March 1999
Volume 40, Issue 3
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Articles  |   March 1999
Metabolic acidosis-induced retinopathy in the neonatal rat.
Author Affiliations
  • J M Holmes
    Department of Ophthalmology, Mayo Clinic and Mayo Foundation, Rochester, Minnesota 55905, USA.
  • S Zhang
    Department of Ophthalmology, Mayo Clinic and Mayo Foundation, Rochester, Minnesota 55905, USA.
  • D A Leske
    Department of Ophthalmology, Mayo Clinic and Mayo Foundation, Rochester, Minnesota 55905, USA.
  • W L Lanier
    Department of Ophthalmology, Mayo Clinic and Mayo Foundation, Rochester, Minnesota 55905, USA.
Investigative Ophthalmology & Visual Science March 1999, Vol.40, 804-809. doi:
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      J M Holmes, S Zhang, D A Leske, W L Lanier; Metabolic acidosis-induced retinopathy in the neonatal rat.. Invest. Ophthalmol. Vis. Sci. 1999;40(3):804-809.

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      © ARVO (1962-2015); The Authors (2016-present)

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Abstract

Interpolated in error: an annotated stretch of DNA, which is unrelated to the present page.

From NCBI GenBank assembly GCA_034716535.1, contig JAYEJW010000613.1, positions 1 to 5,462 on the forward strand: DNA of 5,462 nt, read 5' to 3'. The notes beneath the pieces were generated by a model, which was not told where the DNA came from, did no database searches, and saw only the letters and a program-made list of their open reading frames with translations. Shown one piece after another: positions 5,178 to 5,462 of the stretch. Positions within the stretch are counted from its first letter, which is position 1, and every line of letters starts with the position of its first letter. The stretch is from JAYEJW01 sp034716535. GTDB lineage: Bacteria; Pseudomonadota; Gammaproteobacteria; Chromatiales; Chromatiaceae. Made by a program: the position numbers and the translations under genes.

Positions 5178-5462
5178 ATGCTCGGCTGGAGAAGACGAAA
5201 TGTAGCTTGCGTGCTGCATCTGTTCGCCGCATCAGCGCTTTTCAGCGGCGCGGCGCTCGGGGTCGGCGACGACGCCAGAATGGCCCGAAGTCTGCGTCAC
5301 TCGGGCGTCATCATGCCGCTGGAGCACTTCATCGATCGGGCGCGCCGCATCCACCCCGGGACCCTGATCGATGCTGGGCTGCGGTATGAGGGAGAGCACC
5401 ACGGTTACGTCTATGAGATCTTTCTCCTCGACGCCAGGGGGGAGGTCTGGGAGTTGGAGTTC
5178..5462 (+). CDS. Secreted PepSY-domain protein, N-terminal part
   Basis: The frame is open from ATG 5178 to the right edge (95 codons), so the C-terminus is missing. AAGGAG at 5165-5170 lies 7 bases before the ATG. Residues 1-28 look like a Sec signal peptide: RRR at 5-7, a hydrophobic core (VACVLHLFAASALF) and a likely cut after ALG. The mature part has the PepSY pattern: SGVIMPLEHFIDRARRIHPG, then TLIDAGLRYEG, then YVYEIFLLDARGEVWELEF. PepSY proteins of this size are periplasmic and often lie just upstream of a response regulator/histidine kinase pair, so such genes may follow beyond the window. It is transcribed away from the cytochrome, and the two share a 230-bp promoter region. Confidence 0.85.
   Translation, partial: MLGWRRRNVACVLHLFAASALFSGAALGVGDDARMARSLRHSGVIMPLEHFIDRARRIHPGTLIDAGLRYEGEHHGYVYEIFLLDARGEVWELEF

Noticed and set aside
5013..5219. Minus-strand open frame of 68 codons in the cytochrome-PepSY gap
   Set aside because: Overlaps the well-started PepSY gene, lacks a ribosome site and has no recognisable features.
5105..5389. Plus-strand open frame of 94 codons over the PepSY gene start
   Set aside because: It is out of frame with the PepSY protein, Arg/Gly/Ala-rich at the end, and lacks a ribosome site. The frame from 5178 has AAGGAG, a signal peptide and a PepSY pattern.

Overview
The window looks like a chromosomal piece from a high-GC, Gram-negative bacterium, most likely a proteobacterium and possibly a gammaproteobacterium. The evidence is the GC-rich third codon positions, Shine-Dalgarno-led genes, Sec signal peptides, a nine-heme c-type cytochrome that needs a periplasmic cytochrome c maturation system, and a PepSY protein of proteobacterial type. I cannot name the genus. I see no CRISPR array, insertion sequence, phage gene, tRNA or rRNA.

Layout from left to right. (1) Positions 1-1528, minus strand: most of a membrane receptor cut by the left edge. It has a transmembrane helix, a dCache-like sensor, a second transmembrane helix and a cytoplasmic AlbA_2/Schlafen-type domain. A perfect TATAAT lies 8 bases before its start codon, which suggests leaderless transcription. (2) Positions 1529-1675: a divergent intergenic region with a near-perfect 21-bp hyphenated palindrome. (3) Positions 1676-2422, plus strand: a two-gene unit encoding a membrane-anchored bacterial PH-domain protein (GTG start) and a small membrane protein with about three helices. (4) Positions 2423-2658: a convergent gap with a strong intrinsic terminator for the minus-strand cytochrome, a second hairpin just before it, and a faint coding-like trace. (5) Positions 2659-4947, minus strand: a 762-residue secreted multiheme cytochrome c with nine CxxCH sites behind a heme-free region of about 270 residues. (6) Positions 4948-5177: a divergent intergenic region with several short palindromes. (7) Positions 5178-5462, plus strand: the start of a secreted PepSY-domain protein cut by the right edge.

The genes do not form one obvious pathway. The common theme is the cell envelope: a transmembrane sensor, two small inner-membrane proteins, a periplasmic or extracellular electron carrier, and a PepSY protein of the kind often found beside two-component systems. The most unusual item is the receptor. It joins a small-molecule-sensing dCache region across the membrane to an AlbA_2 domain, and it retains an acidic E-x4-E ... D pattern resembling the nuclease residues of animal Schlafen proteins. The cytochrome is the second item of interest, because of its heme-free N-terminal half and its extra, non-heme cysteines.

PURPOSE: Carbon dioxide (CO2)-induced retinopathy (CDIR) in the neonatal rat, analogous to human retinopathy of prematurity (ROP), was previously described by our group. In this model, it is possible that CO2-associated acidosis provides a biochemical mechanism for CDIR. Therefore, the effect of pure metabolic acidosis on the developing retinal vasculature of the neonatal rat was investigated. METHODS: A preliminary study of arterial blood pH was performed to confirm acidosis in our model. In neonatal rats with preplaced left carotid artery catheters, acute blood gas samples were taken 1 to 24 hours after gavage with either NH4Cl 1 millimole/100 g body weight or saline. In the subsequent formal retinopathy study, 150 newborn Sprague-Dawley rats were raised in litters of 25 and randomly assigned to be gavaged twice daily with either NH4Cl 1 millimole/100 g body weight (n = 75) or saline (n = 75) from day 2 to day 7. After 5 days of recovery, rats were killed, and retinal vasculature was assessed using fluorescein perfusion and ADPase staining techniques. RESULTS: In the preliminary pH study, the minimum pH after NH4Cl gavage was 7.10+/-0.10 at 3 hours (versus 7.37+/-0.03 in controls, mean +/- SD, P < 0.01). In the formal retinopathy study, preretinal neovascularization occurred in 36% of acidotic rats versus 5% of controls (P < 0.001). Acidotic rats showed growth retardation (final weight 16.5+/-3.0 g versus 20.2+/-2.6 g, P < 0.001). The ratio of vascularized to total retinal area was smaller in acidotic rats (94%+/-4% versus 96%+/-2%, P < 0.001). CONCLUSIONS: Metabolic acidosis alone induces neovascularization similar to ROP in the neonatal rat. This suggests a possible biochemical mechanism by which high levels of CO2 induce neovascularization and supports the suggestion that acidosis may be an independent risk factor for ROP.

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